Special rules also apply to several, primarily mandatory, programs. For example, under Section 256 of BBEDCA, Medicare may not be sequestered by more than 4%. However, under a BCA- triggered sequester, reduction of Medicare is limited to no more than 2%.
New GAO Reports
Source: Government Accountability Office
1. Foreclosure Review: Lessons Learned Could Enhance Continuing Reviews and Activities under Amended Consent Orders. GAO-13-277, March 26.
Highlights – http://www.gao.gov/assets/660/653328.pdf
Podcast – http://www.gao.gov/multimedia/podcasts/653179
2. Political Intelligence: Financial Market Value of Government Information Hinges on Materiality and Timing. GAO-13-389, April 4.
Highlights – http://www.gao.gov/assets/660/653533.pdf
3. Information Sharing: Agencies Could Better Coordinate to Reduce Overlap in Field-Based Activities. GAO-13-471, April 4.
Highlights – http://www.gao.gov/assets/660/653526.pdf
Source: Open Secrets
Over the past several years, both spending on lobbying and the number of active lobbyists has declined. A number of factors may be responsible, including the lackluster economy, a gridlocked Congress and changes in lobbying rules.
CRP finds that the biggest players in the influence game — lobbying clients across nearly all sectors — increased spending over the last five years. The top 100 lobbying firms income declined only 6 percent between 2007 and 2012 but the number of registered lobbyists dropped by 25 percent.
The more precipitous drop in the number of lobbyists is likely due to changes in the rules. More than 46 percent of lobbyists who were active in 2011 but not in 2012 continue to work for the same employers, suggesting that many have simply avoided the reporting limits while still contributing to lobbying efforts.
Whatever the cause, it is important to understand whether the same activity continues apace with less disclosure and to strengthen the disclosure regimen to ensure that it is clear, enforceable — and enforced. If there is a general sense that the rules don’t matter, there could be erosion to disclosure and a sense that this is an "honor system" that isn’t being honored any longer. This is important because, if people who are in fact lobbying do not register, citizens will be unable to understand the forces at work in shaping federal policy, and therefore can’t effectively participate in policy debates and counter proposals that are not in their interest. At a minimum, the Center for Responsive Politics will continue to aggregate, publish and scrutinize the data that is being reported, in order to explain trends in disclosure — or its omission.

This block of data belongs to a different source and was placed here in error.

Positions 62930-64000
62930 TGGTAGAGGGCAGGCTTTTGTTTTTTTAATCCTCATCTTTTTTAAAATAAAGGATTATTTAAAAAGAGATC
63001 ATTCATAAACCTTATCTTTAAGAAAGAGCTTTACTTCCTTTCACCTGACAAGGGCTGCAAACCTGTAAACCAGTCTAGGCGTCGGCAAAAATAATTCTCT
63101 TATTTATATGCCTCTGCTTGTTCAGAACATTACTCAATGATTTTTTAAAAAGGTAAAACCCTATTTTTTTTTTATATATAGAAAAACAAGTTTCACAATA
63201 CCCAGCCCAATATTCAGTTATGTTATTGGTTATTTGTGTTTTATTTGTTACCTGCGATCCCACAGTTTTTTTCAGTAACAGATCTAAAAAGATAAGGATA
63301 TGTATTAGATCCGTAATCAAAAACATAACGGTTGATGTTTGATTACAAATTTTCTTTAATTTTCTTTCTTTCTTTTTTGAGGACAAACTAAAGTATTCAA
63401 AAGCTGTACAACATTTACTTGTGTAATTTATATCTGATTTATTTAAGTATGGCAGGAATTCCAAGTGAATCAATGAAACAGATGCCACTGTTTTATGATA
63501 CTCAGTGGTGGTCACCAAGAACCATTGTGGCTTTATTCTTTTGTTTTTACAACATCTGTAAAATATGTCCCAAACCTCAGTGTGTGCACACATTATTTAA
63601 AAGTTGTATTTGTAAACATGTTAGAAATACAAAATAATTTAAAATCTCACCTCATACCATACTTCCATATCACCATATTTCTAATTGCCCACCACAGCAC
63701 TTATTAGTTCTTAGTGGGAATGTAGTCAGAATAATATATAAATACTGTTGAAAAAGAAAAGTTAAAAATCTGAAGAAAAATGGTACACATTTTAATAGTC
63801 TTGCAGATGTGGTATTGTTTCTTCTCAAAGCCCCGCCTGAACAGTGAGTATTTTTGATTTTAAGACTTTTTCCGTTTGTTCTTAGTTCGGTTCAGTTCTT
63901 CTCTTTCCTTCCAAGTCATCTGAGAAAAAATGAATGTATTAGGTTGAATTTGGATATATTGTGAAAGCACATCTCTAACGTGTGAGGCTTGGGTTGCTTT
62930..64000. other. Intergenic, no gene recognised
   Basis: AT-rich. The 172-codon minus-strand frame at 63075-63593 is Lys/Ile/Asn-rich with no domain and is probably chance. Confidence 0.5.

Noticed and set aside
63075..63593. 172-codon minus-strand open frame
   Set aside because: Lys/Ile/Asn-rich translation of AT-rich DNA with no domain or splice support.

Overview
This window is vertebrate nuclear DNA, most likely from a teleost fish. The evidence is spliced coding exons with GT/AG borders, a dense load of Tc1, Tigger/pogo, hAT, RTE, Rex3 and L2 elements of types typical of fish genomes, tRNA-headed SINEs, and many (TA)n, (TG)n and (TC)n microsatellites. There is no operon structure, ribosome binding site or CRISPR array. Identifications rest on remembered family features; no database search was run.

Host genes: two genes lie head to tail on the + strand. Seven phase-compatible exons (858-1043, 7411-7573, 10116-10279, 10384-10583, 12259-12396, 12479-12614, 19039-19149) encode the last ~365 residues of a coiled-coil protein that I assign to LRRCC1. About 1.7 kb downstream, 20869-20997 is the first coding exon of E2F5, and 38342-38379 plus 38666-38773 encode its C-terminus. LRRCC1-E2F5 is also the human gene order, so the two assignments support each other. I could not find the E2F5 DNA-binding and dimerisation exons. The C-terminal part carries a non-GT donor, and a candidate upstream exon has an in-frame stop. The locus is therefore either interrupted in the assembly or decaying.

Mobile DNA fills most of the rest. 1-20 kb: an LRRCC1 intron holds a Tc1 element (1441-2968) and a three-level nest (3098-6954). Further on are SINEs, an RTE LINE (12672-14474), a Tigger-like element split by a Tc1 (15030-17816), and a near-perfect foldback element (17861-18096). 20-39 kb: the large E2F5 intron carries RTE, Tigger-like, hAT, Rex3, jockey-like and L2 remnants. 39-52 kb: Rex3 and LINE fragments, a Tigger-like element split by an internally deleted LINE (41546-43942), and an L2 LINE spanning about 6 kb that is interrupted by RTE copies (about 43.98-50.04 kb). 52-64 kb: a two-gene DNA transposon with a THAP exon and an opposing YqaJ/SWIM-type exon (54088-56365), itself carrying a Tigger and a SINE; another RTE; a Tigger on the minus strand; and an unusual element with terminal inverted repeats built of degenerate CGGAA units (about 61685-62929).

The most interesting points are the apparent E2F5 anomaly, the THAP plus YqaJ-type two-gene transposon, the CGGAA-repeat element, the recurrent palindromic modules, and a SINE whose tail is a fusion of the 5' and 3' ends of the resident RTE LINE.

Source: Congressional Research Service (via Federation of American Scientists)
Secret, or closed, sessions of the House and Senate exclude the press and the public. They may be held for matters deemed to require confidentiality and secrecy—such as national security, sensitive communications received from the President, and Senate deliberations during impeachment trials. Although Members usually seek advance agreement for going into secret session, any Member of Congress may request a secret session without notice. When the House or Senate goes into secret session, its chamber and galleries are cleared of everyone except Members and officers and employees specified in the rules or designated by the presiding officer as essential to the session. After the chamber is cleared, its doors are closed.
Authority for the House and Senate to hold secret sessions appears in Article I, Section 5, of the Constitution: “Each House may determine the Rules of its Proceedings…. Each House shall keep a Journal of its Proceedings, and from time to time publish the same, excepting such Parts as may in their judgment require Secrecy…. ” Both chambers have implemented these constitutional provisions through rules and precedents.